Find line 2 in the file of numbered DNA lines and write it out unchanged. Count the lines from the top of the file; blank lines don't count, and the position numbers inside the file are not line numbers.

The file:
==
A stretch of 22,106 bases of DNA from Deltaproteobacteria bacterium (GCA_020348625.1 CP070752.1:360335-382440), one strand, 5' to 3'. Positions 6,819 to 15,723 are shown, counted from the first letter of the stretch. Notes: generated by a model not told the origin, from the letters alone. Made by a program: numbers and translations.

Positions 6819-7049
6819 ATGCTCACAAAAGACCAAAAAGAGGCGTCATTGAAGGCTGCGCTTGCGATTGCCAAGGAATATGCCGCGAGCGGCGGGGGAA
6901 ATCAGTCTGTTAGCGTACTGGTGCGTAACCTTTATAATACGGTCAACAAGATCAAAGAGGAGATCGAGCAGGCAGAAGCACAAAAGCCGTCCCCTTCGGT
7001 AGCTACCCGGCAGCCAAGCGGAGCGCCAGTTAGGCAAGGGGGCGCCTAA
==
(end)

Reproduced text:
Positions 6819-7049